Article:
I didn’t read much on Facebook during my fishing trip, but one of the few times I did glance at the status updates, I was sincerely amused by the postings of one of my friends who is a very vocal Nathan Deal supporter. She was aghast that a Congressman had used the power of his Congressional office for his family’s financial gain. She didn’t appear to have any appreciation/acknowledgement of the irony of the situation.
Sanford Bishop, the Democrat representing Georgia’s 2nd District, is under a bit of fire for steering scholarships from the Congressional Black Caucus Foundation to various relatives. It’s a bit unseemly, and does appear that he used his position to make sure his family was taken care of during this program.
Yet, we have a Republican candidate for Governor who also is accused of using the power of his office to protect a no-bid “arrangement” of which the profits seem to have been diverted to family members who later freed them back in to the wild outdoors.
Deal’s supporters in the primary, joined by others now in the general, have taken great pains to excuse this behavior. A small sampling of those who wish to stick their head in the sand and pretend this didn’t happen have used various excuses including:
1) Nobody’s perfect.
2) Don’t bring a family into a campaign.
3) What he did was not illegal.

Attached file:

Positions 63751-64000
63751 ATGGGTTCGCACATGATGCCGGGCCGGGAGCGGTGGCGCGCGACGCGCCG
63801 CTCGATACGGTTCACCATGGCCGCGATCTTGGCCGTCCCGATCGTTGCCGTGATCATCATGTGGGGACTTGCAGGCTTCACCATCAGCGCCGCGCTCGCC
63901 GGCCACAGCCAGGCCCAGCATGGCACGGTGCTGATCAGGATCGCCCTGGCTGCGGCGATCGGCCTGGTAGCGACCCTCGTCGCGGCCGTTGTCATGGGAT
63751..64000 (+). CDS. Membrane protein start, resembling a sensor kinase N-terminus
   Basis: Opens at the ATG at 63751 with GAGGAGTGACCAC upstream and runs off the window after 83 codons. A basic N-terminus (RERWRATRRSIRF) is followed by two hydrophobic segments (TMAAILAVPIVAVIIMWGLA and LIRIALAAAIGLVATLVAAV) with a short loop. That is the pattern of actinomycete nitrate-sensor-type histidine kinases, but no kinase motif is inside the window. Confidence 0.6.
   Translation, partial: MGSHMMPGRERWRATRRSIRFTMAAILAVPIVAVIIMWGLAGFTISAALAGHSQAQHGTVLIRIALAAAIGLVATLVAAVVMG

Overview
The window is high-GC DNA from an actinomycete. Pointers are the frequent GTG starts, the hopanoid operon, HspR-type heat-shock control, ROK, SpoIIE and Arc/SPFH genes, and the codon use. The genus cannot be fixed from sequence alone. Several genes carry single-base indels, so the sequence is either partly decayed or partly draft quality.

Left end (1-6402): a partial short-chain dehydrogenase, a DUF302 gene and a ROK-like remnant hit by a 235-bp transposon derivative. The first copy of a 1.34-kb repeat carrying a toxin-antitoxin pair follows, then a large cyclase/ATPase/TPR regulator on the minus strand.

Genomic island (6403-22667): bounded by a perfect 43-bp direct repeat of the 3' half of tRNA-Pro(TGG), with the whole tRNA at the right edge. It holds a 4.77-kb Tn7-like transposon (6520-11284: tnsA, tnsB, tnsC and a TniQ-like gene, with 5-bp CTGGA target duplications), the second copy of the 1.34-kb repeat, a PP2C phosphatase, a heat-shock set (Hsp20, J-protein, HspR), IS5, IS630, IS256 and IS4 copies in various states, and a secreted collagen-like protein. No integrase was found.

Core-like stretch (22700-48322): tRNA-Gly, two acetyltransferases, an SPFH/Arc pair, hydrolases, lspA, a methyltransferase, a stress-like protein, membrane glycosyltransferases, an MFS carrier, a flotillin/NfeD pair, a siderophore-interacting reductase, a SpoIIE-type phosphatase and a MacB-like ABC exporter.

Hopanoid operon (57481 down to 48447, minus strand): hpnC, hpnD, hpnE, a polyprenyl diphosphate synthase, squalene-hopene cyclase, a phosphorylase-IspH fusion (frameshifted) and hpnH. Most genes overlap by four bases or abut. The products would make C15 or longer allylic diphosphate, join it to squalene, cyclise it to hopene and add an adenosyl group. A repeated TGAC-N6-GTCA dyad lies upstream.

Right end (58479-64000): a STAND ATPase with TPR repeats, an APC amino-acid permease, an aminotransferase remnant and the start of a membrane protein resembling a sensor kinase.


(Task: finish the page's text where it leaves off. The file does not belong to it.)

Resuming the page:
4) He hasn’t been indicted.
5) He’s had a full career of public service, and he would have made more money in the private sector.
6) We expect too much from men to always do the right thing.
7) Voters think all politicians are self-serving, and thus, bringing this unpleasant matter up won’t change anything.
8) Taxpayer funds were not involved, so it doesn’t matter.
I’m sure we’ll have many commenters/apologists dancing on the head of a pin to explain the difference between Deal’s situation and Bishop’s. But the facts are plain. They have both used their congressional offices to make themselves and/or their families better off.
With these apologists’ excuses in mind, I routinely ignore the multiple emails I get every day from Mike Keown’s campaign and his supporters chronicling the daily, sometimes hourly revelations in the Sanford Bishop scandal. Keown clearly didn’t get the memo that we’re not supposed to look at self-serving behavior out of congress critters in this year’s election. It’s to be expected, explained away, or preferably, totally ignored.
And this is, in fact, quite a shame. Mike Keown will be an excellent addition to the Georgia delegation should he win. But the demonstrated selfishness of Nathan Deal, in refusing to admit the severity of his ethics and financial issues prior to the primary, has now placed an entire party in a position of having to pretend something other than what is the clear truth. And in the process, he has blunted the biggest arrow in Mike Keown’s quiver.
It requires open hypocrisy to support Deal in one breath, and condemn Sanford Bishop for helping get his relatives scholarships in the next.